Leviticus 19:14 Do not insult the deaf or cause the blind to stumble. You must fear your God; I am the Lord.
I have been asked to write about my hearing for Hearing Loss Association of Washington State because, well, I hear differently than most. But where do I start? Also how technical should I get?
My hearing loss is called Audio Processing Disorder. And for many years my hearing has been a bit of a mystery. It’s like having hearing ears but a deaf brain. Yet I have never thought of myself as disabled by it.
When I was beginning to talk, my parents noticed I was talking as if I was hard of hearing. However I was found to have perfect hearing. So I was given an IQ test and that too was very good. So I was given lots of speech therapy.
Grade school was difficult. Sometimes I did the wrong homework. Or no homework. Spelling was very difficult. How can I sound out the words if so many letters sound the same. “You mean b d e p really do have different sounds? And if all the letters have different sounds then why is ‘laugh’ spelled l-a-u-g-h and ‘calf’ is c-a-l-f? Let’s not forget ‘elephant’! Why does ‘spelled’ sound like ‘spelt’?” I do hear, but what am I hearing?
When the music teacher brought in the record player and played some music, she would ask, “Hear the ‘something’ instrument?” I never could. “Is it ‘this’ instrument, or ‘that’ instrument?” they both sounded the same for me. My wife says I often can’t hear harmony.
Here is another problem I had, but with arithmetic. On paper it was easy. I had little to no problems. But on the blackboard I had problems. (Yes kids, once a long, long time ago the white board was black and we wrote on it with white chalk.)
I would hear the teacher say “Add 50” so I would write 50. “4 plus…” What?? Now I have to erase the zero and replace it with a four? I would look at the other kids, but they would always write the correct number the first time. How?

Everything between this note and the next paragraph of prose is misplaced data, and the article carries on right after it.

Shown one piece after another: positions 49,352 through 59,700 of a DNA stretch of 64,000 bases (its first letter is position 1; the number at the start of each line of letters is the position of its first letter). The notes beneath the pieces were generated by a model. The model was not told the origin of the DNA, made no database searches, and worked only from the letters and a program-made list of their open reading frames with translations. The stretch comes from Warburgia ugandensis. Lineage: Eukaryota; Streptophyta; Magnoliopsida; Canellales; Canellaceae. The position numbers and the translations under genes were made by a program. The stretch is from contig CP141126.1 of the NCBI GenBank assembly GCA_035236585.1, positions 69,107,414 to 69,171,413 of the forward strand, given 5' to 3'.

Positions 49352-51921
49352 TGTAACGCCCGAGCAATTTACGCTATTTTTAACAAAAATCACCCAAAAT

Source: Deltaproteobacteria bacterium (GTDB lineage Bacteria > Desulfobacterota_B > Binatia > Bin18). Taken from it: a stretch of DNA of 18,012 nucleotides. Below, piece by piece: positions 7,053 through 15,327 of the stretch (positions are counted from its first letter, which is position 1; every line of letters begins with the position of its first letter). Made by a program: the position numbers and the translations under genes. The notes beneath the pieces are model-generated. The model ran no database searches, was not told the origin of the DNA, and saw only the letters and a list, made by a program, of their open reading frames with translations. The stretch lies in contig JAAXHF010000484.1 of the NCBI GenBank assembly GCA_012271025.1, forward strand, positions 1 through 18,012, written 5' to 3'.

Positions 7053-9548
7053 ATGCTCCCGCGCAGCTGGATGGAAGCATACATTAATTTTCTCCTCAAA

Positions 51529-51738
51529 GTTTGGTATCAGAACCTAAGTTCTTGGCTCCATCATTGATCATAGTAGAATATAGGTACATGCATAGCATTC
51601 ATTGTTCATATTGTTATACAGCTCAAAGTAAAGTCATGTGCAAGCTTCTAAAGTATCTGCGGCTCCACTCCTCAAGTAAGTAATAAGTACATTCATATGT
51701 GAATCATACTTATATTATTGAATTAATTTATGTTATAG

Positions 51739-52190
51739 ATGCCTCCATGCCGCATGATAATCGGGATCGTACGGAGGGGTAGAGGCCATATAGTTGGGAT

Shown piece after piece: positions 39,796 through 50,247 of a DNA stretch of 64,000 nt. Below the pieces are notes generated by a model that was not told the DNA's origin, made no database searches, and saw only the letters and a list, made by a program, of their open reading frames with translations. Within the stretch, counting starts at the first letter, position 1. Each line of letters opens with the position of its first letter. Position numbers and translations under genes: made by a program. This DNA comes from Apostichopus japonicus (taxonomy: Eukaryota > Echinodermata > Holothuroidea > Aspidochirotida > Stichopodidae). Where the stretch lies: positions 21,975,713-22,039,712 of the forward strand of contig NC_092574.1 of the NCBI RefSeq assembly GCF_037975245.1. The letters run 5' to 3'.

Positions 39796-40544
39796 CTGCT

After a while I decided that she would always pause in the middle of the number. So when I went to the blackboard next time with 5 other kids, I heard something like “40” OK I write down four waiting for the next digit. “Plus 27” What?? Again?? How would the other kids know she would only say 40? For many years I couldn’t understand how. But I believe I have an understanding now.
A few years ago I had a bad reaction to some medicine. I wrote a little about this in my post Bad Medicine. Anyway when I was recovering from the effects of the drug, my doctor sent me to a specialist to test my cognitive thinking. Even though I was still recovering, I was already testing just in the high average. The specialist also told me that I definitely had characteristics of someone with an audio processing disorder.
I was told that when my brain senses a gap in communication, it takes it as a lack of information. My brain would then try to fill in that gap with something that would make sense whether it was said or not.
This may explain why I had difficultly doing math problems on the blackboard with the teacher saying the numbers. It also explains why I had trouble learning Morse Code. If someone sent ..-. would that really be an ‘F’ or did I hear a slight pause making it .. ‘I’ -. ‘N’ for ‘IN’. What if someone sends the word ‘FOX’ which is ..-. — .–. I may hear ..-..—-.–.. In other words I would just hear noise.
Music is another problem. I don’t hear the beat. I can’t clap to the beat. Yet I wonder if I hear things others don’t. For an example, there is an old TV show called Airwolf. When the helicopter on television went into ‘high-performance-mode’ I would hear this horrible sound. I know it’s supposed to sound ‘cool’ to most people, but I hated it. To me it was a loud screeching noise and it sounded like all the bearings were locking up.
By the way, I never liked loud. I was the weird kid in high school who never played the music loud. And even though my hearing loss was only about 3-5 db, it’s now about 30-35 db loss and I still don’t like loud noise. I wear hearing protectors a lot when I work.
And this brings us to the use of assisted listening devices. I do use them. A lot. Without captioning on TV, I miss a lot. Same with movies. In church I use the FM system not for amplification (although I may a little) but to block unwanted sound. If I use a single ear-bud, my understanding is poor. However if I use a headphone or dual ear-buds, they help to block out unwanted sounds then I can adjust the volume to the ‘center of my head’. As far worship music goes, I avoid it. It’s loud. That’s when I have coffee.
Oh yes, I also speech read a lot which is different from lip reading. Lip reading is difficult. Speech reading is much easier as it involves the whole face as well as body language. I wrote a little about this in my post named, Lip Reading?.
So this is a little insight of my rare hearing. I realize many ‘hearing people’ will still have no understanding of this. I’m different, I know. I’m even different from most hard of hearing people.
Since rare often equals exotic, I like to look at it as having exotic hearing. And since hearing aids are worthless for me, and cochlear implants would have devastating effects on me, think of all the money I save!
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